|Clematis macro taken with a $10 lens and $50 diopter.|
I think along the way I have learned some money saving techniques you can use to get excellent results without spending a fortune on the latest and most expensive digital toys.
I am going to focus on Canon digital SLRs, simply because they are versatile (for technical reasons which I will describe below), established, and many bodies are old enough now that they can be purchased for very little money. For example, the digital rebel XT can be bought for about $250 as I type this, and this value is dropping with time. Newer bodies get progressively more expensive, but you can pick up a very capable 40D or 50D with a lot of excellent features for about $400-$600 depending on usage, wear, cosmetic condition, etc.
|My city in winter, through a $15 lens.|
I have a 50D, but have used a 350D / Rebel XT in the past. If you want to be really cheap (and don't care about ultra-wide or other specialty lenses) this will be the most expensive part of your Budget Photographer's kit.
There's nothing intrinsically superior about Canon. They're just a company. They make cameras; good ones. No better than Nikon or Pentax, or any of the other big names. Some of the advantages I list are shared by Sony's NEX, and Olympus & Panasonic's Micro-43 system. I sold my Micro-43 Olympus E-P1 though to return to a Canon DSLR; I found the system cute, but difficult to manage (setting changes are very slow and cumbersome) and frankly too small (a big advantage when you're carrying it but not when you're using it!).
- Cheap older used bodies (350D used for $250 or so, 50D for $500-600, 40D for less than that)
- Short flange-sensor distance: you can stick adapters in between the body and a lens and not lose infinity focus. In other words, camera bodies from a lot of other manufacturers (and legacy manufacturers) are *thicker* than the Canon SLR standard, so you have room to put in an adapter ring to end up with the correct final thickness for that particular lens. Make sense?
- Good metering with manual lenses. Nikon is getting better with some of their bodies, but many of the low end ones will not meter without a Nikon electronic lens attached. Canon does not have this limitation: you can stick a magnifying glass on a tube and take photos with it on a Canon body.
- NEX and Micro-43 have these advantages too, but they are more Point&Shoot like in operation. Canon DSLRs have these advantages but are quick and easy to operate with robust controls. Even the Rebel series, while sort of P&S-like, is very capable and easy / fast to operate once you get used to it.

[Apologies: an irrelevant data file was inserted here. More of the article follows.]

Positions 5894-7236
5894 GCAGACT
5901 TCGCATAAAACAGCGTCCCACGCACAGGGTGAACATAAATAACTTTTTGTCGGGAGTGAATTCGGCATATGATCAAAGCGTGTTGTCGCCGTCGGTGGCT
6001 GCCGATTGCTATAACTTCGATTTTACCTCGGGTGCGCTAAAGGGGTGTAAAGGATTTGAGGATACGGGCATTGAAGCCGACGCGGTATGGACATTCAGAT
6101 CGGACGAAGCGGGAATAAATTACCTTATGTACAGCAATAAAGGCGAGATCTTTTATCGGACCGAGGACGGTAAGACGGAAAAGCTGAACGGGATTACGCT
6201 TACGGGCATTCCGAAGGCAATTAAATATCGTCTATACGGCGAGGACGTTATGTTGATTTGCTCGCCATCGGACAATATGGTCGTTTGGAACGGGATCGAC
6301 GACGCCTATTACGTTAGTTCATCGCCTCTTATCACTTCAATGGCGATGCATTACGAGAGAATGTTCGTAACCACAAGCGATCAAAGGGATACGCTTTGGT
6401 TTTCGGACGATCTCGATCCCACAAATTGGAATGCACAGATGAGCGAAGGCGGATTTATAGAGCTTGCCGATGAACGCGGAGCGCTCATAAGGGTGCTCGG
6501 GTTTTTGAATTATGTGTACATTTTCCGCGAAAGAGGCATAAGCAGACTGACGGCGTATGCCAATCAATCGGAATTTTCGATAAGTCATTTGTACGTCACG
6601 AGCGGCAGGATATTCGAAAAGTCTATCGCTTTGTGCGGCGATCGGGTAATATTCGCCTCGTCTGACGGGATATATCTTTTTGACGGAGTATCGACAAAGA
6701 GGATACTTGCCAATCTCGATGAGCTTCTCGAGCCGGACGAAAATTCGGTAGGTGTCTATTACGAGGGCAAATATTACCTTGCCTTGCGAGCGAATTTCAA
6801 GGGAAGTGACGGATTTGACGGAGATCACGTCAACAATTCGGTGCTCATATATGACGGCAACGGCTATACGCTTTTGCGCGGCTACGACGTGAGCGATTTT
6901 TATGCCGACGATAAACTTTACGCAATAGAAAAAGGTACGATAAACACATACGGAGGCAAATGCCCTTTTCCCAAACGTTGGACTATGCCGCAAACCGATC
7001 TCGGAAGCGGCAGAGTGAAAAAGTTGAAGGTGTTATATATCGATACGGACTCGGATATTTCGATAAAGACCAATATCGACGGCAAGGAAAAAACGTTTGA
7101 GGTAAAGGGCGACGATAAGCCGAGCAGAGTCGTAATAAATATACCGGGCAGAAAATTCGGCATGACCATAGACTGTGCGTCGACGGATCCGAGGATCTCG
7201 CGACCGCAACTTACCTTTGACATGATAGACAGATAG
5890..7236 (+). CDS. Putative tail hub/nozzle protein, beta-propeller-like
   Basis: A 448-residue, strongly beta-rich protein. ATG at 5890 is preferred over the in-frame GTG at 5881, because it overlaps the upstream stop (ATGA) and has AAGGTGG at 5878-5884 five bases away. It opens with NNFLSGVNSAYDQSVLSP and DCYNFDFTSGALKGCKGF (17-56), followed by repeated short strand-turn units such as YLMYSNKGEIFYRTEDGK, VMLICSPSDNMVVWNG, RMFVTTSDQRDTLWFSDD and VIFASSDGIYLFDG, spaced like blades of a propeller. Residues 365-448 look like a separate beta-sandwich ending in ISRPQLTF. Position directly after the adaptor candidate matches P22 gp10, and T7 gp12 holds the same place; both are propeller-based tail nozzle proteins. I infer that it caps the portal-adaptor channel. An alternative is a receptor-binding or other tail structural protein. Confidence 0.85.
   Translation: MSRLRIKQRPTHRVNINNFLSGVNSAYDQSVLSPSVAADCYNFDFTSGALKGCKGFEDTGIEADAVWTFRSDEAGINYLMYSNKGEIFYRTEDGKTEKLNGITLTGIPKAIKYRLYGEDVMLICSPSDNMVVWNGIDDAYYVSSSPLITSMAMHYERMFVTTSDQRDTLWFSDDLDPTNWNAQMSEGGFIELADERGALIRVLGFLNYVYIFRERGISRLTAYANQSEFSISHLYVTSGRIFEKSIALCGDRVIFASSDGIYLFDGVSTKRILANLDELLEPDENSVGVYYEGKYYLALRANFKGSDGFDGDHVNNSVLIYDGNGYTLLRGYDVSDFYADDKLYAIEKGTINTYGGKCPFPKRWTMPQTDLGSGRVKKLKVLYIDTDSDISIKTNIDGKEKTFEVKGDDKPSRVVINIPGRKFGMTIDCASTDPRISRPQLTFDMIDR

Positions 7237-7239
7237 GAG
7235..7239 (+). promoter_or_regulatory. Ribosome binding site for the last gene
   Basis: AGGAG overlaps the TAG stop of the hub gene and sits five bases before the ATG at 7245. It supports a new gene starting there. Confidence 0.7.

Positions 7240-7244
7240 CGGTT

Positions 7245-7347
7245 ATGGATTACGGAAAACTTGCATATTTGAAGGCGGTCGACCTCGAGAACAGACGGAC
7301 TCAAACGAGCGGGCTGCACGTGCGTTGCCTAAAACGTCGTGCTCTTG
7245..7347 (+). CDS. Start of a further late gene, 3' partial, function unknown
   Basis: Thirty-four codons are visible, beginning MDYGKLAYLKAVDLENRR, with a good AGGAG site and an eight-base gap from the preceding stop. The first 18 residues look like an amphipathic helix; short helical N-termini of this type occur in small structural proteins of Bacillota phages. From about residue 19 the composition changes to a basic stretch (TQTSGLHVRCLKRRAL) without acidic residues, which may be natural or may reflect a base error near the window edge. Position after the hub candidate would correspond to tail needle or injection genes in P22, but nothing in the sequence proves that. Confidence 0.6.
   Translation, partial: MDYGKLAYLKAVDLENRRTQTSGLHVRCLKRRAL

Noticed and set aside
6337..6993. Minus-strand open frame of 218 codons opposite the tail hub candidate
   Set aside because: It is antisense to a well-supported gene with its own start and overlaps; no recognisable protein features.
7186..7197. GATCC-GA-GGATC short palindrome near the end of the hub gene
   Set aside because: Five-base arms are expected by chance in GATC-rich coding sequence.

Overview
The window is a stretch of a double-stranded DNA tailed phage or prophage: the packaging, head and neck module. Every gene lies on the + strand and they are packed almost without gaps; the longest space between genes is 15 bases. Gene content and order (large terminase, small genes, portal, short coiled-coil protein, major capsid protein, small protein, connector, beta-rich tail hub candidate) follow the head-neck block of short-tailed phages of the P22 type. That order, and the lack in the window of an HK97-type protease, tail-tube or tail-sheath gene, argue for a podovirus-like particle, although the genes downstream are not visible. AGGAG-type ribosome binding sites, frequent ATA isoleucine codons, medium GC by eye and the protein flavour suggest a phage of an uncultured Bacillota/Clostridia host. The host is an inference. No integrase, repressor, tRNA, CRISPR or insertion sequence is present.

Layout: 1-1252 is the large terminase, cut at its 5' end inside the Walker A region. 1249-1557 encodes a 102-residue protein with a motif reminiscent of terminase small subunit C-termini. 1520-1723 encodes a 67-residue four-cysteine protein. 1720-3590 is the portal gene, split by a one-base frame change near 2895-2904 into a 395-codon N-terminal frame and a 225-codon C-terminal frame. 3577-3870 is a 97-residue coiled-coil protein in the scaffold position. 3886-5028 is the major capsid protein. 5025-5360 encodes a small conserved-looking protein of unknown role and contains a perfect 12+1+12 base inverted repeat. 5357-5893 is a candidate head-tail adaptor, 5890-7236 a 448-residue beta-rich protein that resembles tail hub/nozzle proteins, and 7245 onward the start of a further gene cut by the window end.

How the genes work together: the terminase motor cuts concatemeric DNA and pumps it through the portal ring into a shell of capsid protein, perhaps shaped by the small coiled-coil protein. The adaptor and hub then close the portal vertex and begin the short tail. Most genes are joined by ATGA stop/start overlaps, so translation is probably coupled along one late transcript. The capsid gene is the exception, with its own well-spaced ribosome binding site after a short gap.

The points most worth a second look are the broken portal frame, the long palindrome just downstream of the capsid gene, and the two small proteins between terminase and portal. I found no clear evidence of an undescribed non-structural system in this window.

I have found a way to do virtually anything with very high quality from wide-angle to extreme telephoto for very little money. But there are a couple of things that you pretty much have to spend money for.
First, obviously, the body. Newer = more expensive. Buy used from a reputable source. A photography forum that you are a member of is a good bet, as you can check the seller's history and see if they are an active contributor and seem trustworthy or not. You take some gambles on ebay, but of course they have pretty good buyer protection policies. Local classifieds may be a good source but I find they tend to be filled with hopeless optimists / delusional sellers who list their cameras for twice market value and insist: "This is a high quality digital camera system that I paid over $1700 for new!". Yeah, well, that was 5 years ago, and now it's worth $400. You won't be getting $1200 for it.
Second: ultra wide. There are some fairly good and fairly inexpensive options. The best is probably the Tokina 12-24mm (for price) or 11-16mm (for price / quality). But even here you're going to be spending $400+. I actually paid $900 for my 11-16mm, because I wanted to purchase it locally, and it was brand new (rare on the used market). This is the most valuable photographic thing I currently own, since even my camera body was cheaper. I paid too much, but wanted it right away, and none of the remote dealers had it in stock. Bottom line here is you can save some money by buying a used lens but nothing like the real budget options that I will discuss in upcoming blog posts.
Tripod. Face it; a good tripod makes your life much easier. I use a Manfrotto 055B (Bogen something in the USA) and a quick release ball head. Total cost is over $200. I could have bought something much cheaper but at a big weight and usability cost. However, buying used is a good option for a tripod, if you can find a good one that suits your needs.
Most Important Skill
There is one thing you must have in order to best take advantage of the ridiculously inexpensive bargains out there, and that is technical competence. If you do not know what an aperture is, you will have some trouble. You can still get away with using some of the equipment I will recommend, but you will not do so optimally. So... if you're looking to save money, step one is to learn as much as you possibly can about the technical elements of photography.
That means you have to know:
- Shutter speed
- Depth of field
And besides; the goal of this blog is to help save you several thousand dollars by replacing expensive specialty equipment with cheaper alternatives. If you're a novice with limited money, this doesn't really apply to you (rich novices can go buy all the ridiculous gear they want, on the other hand, even if they don't have a clue how to operate it).